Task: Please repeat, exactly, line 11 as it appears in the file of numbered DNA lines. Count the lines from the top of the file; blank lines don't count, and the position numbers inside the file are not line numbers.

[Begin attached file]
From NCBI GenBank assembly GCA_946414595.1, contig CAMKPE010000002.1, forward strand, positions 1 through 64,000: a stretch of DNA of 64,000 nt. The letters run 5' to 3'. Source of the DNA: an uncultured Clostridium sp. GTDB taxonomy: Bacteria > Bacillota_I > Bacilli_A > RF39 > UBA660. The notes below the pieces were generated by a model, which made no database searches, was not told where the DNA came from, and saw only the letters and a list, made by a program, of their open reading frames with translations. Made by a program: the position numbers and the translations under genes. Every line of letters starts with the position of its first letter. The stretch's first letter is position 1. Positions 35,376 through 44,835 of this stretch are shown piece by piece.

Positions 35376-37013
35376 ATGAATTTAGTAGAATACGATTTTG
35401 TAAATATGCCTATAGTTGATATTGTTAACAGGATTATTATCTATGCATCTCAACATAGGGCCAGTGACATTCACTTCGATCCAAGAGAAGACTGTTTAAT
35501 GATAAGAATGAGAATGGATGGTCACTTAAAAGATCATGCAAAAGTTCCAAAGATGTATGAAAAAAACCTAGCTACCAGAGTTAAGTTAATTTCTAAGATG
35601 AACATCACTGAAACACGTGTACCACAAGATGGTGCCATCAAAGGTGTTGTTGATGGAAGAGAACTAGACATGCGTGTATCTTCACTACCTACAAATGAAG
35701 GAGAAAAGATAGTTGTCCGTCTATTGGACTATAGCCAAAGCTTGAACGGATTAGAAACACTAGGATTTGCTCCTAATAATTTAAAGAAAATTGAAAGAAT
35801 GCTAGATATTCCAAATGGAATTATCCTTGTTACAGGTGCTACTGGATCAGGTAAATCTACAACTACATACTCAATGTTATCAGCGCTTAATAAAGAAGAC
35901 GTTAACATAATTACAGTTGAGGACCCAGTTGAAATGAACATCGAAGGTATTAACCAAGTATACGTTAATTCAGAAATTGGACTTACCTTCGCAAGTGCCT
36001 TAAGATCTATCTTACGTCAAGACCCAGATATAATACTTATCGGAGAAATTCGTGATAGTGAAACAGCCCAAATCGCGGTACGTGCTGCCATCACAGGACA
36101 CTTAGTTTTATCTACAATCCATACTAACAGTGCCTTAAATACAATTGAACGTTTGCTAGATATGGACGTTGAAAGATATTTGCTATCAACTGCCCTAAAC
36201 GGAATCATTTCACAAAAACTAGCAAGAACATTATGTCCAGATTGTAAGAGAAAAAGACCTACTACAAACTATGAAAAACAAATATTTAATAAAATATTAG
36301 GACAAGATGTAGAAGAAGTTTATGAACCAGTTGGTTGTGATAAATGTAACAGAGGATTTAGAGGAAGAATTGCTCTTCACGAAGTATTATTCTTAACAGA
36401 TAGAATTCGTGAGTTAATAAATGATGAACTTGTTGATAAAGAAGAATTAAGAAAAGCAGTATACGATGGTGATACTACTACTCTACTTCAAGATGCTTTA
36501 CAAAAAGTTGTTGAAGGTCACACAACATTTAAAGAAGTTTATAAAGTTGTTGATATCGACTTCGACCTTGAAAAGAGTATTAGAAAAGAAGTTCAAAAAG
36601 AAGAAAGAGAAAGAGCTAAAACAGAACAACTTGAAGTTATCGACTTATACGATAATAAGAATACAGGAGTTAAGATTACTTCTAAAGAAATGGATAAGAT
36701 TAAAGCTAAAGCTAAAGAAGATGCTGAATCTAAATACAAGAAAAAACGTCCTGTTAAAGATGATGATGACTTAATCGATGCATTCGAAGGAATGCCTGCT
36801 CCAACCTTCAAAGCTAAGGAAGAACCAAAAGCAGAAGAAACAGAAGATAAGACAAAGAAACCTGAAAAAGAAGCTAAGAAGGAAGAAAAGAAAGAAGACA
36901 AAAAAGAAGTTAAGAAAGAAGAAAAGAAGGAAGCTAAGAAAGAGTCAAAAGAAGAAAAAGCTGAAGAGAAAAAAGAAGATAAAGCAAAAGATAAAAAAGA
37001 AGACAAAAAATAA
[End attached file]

36101 CTTAGTTTTATCTACAATCCATACTAACAGTGCCTTAAATACAATTGAACGTTTGCTAGATATGGACGTTGAAAGATATTTGCTATCAACTGCCCTAAAC